I have the experience and the attitude to excel in this production assistant position. I have almost two years of television production experience — including two summers interning at The X Show, where I was exposed to all aspects of TV production. I made such a strong impression the first summer, I was invited back and given a role with more responsibility. During my final year, I have been working part-time for a production company – in an assistant role – but have also recently had the chance to help edit several episodes. I have a reputation for getting things done — and with a smile. That’s because I love working in the TV industry and am excited to learn and get experience in every way possible.
- Speculative applications: Anecdotally, 60-80% of the jobs are not advertised. There is a hidden job market and the only way to access it is via networking and speculative applications. Your speculative covering letter should be clear about what motivates you, what you have to offer and why you are approaching them. Prospects has a really clear example to highlight the points, and here is just a flavour:
I am writing to enquire as to whether there are any suitable vacancies in the audit department at Just Boom Finance. I would like to draw your attention to my most relevant qualification and experience:
I am predicted to achieve a 2:1 in my BSc Finance and Accounting degree. This programme, which is accredited by the Association of Financiers, provides thorough preparation for a career in audit.
My work placement and subsequent employment at Thrift Financial enabled me to see how aspects of the professional services industry work together and to understand the importance of the audit function in supporting clients’ financial and business development. During this time I participated in a new client interview in which my mentor supported a new business to establish new record and reporting systems.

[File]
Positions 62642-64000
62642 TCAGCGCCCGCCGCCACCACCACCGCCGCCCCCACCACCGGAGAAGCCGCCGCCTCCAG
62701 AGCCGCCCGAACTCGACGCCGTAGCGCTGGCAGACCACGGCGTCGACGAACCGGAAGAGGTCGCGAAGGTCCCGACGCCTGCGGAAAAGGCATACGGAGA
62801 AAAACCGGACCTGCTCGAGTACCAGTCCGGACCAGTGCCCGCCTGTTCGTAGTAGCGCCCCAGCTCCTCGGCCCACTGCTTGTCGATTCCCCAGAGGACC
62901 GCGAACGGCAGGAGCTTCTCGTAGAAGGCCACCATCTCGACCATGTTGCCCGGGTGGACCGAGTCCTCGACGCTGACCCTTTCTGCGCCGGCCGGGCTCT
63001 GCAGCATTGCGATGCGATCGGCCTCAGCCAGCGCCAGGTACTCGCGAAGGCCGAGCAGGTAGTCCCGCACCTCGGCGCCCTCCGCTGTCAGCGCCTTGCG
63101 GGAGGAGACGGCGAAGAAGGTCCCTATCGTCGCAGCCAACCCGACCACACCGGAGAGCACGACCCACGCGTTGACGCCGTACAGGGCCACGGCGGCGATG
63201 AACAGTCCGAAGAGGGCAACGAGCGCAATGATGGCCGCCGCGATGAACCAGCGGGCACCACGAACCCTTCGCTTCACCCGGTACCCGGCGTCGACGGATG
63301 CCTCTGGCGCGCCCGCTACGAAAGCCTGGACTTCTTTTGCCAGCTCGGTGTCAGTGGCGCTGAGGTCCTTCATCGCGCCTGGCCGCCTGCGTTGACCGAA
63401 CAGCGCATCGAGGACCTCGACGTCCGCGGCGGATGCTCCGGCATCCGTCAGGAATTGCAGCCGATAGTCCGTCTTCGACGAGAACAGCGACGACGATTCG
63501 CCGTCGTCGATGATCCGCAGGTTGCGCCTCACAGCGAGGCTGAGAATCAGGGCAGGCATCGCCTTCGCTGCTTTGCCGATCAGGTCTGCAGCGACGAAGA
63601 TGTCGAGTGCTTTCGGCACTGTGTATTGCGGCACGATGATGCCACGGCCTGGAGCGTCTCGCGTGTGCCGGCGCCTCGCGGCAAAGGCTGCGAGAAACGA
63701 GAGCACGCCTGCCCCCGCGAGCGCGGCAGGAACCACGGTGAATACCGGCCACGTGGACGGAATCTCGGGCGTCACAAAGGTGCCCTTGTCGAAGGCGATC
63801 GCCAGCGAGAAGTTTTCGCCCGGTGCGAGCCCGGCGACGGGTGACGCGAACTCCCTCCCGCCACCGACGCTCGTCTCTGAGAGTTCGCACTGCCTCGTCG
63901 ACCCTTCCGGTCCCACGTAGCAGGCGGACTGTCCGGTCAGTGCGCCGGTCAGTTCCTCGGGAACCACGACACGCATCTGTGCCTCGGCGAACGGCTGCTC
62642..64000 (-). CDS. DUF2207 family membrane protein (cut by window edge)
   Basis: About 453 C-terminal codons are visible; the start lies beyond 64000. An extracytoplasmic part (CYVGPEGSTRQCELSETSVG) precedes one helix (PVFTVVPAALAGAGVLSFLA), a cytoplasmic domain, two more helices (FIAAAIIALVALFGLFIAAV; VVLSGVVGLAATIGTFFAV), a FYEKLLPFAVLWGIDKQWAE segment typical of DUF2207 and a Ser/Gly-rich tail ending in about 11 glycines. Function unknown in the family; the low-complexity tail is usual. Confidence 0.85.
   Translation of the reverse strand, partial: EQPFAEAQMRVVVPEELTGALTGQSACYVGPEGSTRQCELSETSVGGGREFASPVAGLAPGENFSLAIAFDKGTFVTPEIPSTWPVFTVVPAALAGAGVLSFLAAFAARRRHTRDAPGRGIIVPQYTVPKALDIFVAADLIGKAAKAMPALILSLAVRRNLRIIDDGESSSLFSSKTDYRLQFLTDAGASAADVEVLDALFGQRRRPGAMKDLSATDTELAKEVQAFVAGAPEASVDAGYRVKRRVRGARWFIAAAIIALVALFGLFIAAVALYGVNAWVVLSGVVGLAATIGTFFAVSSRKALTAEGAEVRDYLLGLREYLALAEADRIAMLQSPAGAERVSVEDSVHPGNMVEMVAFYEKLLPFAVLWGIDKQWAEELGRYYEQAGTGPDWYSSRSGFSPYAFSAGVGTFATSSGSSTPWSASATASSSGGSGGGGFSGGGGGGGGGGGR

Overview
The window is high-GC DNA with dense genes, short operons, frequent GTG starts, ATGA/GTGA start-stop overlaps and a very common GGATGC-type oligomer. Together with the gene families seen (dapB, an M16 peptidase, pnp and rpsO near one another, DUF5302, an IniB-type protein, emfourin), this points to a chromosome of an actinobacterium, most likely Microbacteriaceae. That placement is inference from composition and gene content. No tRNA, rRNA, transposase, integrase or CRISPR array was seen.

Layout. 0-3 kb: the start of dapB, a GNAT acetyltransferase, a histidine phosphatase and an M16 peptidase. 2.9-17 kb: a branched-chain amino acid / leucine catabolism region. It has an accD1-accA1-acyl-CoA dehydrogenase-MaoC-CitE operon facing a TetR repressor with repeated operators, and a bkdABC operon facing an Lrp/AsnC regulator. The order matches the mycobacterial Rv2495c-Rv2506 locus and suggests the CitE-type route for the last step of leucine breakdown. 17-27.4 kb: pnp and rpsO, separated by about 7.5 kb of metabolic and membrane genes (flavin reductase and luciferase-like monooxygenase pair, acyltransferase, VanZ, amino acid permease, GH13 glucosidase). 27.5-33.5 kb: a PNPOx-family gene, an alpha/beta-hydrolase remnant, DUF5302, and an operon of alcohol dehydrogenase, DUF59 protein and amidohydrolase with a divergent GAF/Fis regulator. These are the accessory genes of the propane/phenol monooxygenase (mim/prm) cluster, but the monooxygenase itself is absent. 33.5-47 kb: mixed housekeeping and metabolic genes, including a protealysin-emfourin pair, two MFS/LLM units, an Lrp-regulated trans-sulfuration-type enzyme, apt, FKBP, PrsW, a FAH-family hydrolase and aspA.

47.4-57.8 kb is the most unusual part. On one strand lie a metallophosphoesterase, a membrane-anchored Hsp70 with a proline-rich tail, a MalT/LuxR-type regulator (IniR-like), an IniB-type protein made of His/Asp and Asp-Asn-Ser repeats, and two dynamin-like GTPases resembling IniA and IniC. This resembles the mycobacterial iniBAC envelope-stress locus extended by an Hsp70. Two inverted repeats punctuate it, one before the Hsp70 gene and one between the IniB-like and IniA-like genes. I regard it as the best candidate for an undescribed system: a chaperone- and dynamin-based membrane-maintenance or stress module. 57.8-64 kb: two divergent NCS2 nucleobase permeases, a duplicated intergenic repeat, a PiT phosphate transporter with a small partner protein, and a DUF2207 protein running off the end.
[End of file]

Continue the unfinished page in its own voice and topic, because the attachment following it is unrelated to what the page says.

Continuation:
- Networking (interviews): We all know that one of the challenges of networking is breaking the ice, starting a conversation. When attending such events you need to go prepared. With prior research on the speakers, the companies and the industry and preparing in advance your introduction, you should be able to confidently approach them for useful information, tips and advice. For example:
Hello, my name is __________ and I am a __________ year __________ (degree) student at the University of Warwick. I am interested in a career in the ___________ industry as a __________. During my time at Warwick I have been involved in __________ (societies, projects, interests etc.) and developed skills in __________. I have also had an internship position / work experience as a ___________ with __________ and discovered that I really enjoy __________. Could you tell me more about __________?
Initially used in sales to create interest in a project, idea, product, the ‘elevator pitch’ has become a useful tool in personal branding when networking and job hunting. As they say, it only takes a few seconds for people to make up their minds about someone, so, make these 30 seconds of your elevator pitch count. “You never get a second chance to make a first impression”!